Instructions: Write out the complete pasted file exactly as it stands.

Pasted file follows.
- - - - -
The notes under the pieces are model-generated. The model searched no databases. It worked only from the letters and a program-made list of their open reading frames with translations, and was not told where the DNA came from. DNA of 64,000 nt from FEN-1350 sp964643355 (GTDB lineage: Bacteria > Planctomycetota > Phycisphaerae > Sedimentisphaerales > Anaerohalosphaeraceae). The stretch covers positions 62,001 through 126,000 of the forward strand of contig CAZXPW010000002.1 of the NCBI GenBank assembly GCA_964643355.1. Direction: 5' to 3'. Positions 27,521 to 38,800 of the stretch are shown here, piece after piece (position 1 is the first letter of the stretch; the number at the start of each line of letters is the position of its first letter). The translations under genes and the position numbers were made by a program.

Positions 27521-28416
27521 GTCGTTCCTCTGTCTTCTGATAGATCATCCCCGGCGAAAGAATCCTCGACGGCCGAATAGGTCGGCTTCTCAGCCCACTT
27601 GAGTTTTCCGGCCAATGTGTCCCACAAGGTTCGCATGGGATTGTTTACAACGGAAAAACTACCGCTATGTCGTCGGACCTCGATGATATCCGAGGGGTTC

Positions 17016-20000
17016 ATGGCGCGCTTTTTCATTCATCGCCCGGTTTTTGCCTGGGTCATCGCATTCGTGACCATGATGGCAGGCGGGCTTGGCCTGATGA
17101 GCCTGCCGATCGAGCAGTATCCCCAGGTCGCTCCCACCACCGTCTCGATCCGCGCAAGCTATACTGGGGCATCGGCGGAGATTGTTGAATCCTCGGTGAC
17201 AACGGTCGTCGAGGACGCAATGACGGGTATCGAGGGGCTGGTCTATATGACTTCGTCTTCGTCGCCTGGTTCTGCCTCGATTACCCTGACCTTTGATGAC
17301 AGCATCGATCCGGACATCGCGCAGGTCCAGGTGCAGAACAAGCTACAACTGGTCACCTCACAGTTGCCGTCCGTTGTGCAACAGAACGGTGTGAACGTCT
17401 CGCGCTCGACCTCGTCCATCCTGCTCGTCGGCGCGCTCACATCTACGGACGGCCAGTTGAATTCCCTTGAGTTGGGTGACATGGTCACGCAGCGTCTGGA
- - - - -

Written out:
The notes under the pieces are model-generated. The model searched no databases. It worked only from the letters and a program-made list of their open reading frames with translations, and was not told where the DNA came from. DNA of 64,000 nt from FEN-1350 sp964643355 (GTDB lineage: Bacteria > Planctomycetota > Phycisphaerae > Sedimentisphaerales > Anaerohalosphaeraceae). The stretch covers positions 62,001 through 126,000 of the forward strand of contig CAZXPW010000002.1 of the NCBI GenBank assembly GCA_964643355.1. Direction: 5' to 3'. Positions 27,521 to 38,800 of the stretch are shown here, piece after piece (position 1 is the first letter of the stretch; the number at the start of each line of letters is the position of its first letter). The translations under genes and the position numbers were made by a program.

Positions 27521-28416
27521 GTCGTTCCTCTGTCTTCTGATAGATCATCCCCGGCGAAAGAATCCTCGACGGCCGAATAGGTCGGCTTCTCAGCCCACTT
27601 GAGTTTTCCGGCCAATGTGTCCCACAAGGTTCGCATGGGATTGTTTACAACGGAAAAACTACCGCTATGTCGTCGGACCTCGATGATATCCGAGGGGTTC

Positions 17016-20000
17016 ATGGCGCGCTTTTTCATTCATCGCCCGGTTTTTGCCTGGGTCATCGCATTCGTGACCATGATGGCAGGCGGGCTTGGCCTGATGA
17101 GCCTGCCGATCGAGCAGTATCCCCAGGTCGCTCCCACCACCGTCTCGATCCGCGCAAGCTATACTGGGGCATCGGCGGAGATTGTTGAATCCTCGGTGAC
17201 AACGGTCGTCGAGGACGCAATGACGGGTATCGAGGGGCTGGTCTATATGACTTCGTCTTCGTCGCCTGGTTCTGCCTCGATTACCCTGACCTTTGATGAC
17301 AGCATCGATCCGGACATCGCGCAGGTCCAGGTGCAGAACAAGCTACAACTGGTCACCTCACAGTTGCCGTCCGTTGTGCAACAGAACGGTGTGAACGTCT
17401 CGCGCTCGACCTCGTCCATCCTGCTCGTCGGCGCGCTCACATCTACGGACGGCCAGTTGAATTCCCTTGAGTTGGGTGACATGGTCACGCAGCGTCTGGA